How to Design an Evening Garden
- 1). Take stock of your site: how much light you get, how much space you have and what surrounds it. Is there an unpleasant view you want to screen - say, an ugly shopping mall or a busy highway? Or does your site overlook a vista you'd like to frame - a tranquil lake, sparkling city lights, an ancient grove of trees?
- 2). Think about how you'll use your garden. Will it be primarily a solo retreat from the hubbub of modern life, an outdoor room for entertaining guests or a combination of the two?
- 3). Learn what plants will thrive in your growing conditions and look for design inspiration in garden books and magazines, at botanical gardens and, most of all, in other people's gardens.
- 4). Sign up for local garden club tours that extend into the evening. Take notes and photographs, and ask questions - gardeners are known to be friendly, chatty and generous with their knowledge.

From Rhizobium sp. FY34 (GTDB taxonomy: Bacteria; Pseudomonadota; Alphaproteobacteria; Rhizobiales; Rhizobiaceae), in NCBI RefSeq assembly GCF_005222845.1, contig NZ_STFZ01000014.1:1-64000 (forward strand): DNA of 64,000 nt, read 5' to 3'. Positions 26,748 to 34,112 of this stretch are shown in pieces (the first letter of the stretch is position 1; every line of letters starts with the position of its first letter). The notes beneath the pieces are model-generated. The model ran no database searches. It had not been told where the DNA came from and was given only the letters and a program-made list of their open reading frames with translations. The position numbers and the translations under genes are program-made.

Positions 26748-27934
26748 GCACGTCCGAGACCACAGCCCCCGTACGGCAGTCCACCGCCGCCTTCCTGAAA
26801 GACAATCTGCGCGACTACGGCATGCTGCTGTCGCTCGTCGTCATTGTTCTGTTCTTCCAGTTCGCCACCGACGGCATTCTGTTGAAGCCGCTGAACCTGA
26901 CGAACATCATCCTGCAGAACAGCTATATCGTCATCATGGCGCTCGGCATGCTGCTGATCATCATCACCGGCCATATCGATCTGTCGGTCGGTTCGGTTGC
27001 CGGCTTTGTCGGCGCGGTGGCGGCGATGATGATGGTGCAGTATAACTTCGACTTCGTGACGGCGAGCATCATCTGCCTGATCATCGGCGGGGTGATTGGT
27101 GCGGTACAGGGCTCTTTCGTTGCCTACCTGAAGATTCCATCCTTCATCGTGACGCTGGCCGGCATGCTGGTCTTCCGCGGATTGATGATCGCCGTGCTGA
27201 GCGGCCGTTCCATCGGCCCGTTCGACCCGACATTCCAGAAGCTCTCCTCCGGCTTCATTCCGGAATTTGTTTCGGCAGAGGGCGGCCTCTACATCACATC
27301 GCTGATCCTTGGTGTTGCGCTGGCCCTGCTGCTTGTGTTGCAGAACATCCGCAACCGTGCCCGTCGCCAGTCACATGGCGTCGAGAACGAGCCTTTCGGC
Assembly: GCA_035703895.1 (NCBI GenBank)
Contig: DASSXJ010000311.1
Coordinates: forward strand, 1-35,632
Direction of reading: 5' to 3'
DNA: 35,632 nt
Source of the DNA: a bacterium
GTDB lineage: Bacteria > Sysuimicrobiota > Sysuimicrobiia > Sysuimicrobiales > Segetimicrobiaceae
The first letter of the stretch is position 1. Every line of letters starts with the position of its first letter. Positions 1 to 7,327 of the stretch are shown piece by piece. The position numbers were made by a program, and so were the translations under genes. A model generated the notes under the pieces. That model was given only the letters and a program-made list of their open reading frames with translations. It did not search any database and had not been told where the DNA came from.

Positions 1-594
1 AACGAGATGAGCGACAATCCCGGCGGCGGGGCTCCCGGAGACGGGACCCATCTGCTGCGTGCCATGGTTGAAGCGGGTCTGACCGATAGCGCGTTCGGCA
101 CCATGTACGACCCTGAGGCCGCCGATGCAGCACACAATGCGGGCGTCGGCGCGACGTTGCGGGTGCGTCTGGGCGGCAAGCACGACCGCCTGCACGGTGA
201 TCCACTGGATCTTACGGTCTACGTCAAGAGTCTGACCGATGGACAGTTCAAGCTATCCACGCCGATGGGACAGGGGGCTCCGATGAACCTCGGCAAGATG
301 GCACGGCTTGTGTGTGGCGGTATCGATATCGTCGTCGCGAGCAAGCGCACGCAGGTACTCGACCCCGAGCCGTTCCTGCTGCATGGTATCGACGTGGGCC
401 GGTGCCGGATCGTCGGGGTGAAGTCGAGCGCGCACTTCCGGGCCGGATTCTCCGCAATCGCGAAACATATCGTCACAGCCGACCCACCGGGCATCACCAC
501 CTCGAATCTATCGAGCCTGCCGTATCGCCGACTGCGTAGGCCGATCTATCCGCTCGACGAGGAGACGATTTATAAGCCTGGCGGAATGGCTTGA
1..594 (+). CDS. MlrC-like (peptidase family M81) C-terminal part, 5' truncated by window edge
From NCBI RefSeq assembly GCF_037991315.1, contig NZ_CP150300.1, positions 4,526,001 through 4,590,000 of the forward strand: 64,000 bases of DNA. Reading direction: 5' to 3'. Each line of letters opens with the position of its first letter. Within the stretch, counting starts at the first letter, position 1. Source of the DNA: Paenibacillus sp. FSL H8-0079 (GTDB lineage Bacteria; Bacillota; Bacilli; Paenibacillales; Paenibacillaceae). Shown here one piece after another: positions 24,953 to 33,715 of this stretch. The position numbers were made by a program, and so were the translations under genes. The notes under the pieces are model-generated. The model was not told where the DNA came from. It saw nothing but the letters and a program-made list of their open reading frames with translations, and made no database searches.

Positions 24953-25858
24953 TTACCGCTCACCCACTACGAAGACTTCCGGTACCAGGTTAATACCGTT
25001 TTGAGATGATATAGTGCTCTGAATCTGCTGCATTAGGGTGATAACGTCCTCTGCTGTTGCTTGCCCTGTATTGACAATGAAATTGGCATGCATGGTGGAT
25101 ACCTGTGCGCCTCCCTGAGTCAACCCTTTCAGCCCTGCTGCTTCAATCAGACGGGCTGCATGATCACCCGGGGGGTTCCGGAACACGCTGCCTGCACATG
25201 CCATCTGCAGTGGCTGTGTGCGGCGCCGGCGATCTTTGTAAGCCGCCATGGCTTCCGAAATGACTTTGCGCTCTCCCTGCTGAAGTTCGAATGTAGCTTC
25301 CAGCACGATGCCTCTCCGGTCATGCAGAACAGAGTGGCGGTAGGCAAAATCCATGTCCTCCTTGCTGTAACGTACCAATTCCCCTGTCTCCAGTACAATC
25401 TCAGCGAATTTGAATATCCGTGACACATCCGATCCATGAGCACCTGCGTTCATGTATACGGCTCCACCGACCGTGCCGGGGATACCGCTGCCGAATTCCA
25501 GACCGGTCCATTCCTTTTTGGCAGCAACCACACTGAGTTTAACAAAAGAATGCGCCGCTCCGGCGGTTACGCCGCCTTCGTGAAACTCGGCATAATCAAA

- 5). When it's time to plant, keep the palette light - white flowers and those in very pale tints of pink or yellow will glow at dusk and into the darkness. Many white flowers pack a double wallop in the evening garden: they're often more fragrant than brightly colored (or even pastel) blooms. Some, such as nicotiana (flowering tobacco), release their intoxicating aromas only at dusk.
- 6). Enclose your garden, at least partially, with a wall, fence or vine-covered trellis if you want to capture and intensify the fragrance of your flowers. (In the process you'll also gain privacy and vertical planting space.)
- 7). Add water in some form - a small pool, a fountain, even a birdbath. It will provide a reflective surface for moonlight and starlight, its gentle sounds will lend a sense of tranquility to the scene and the extra moisture in the air will further intensify the scent of flowers.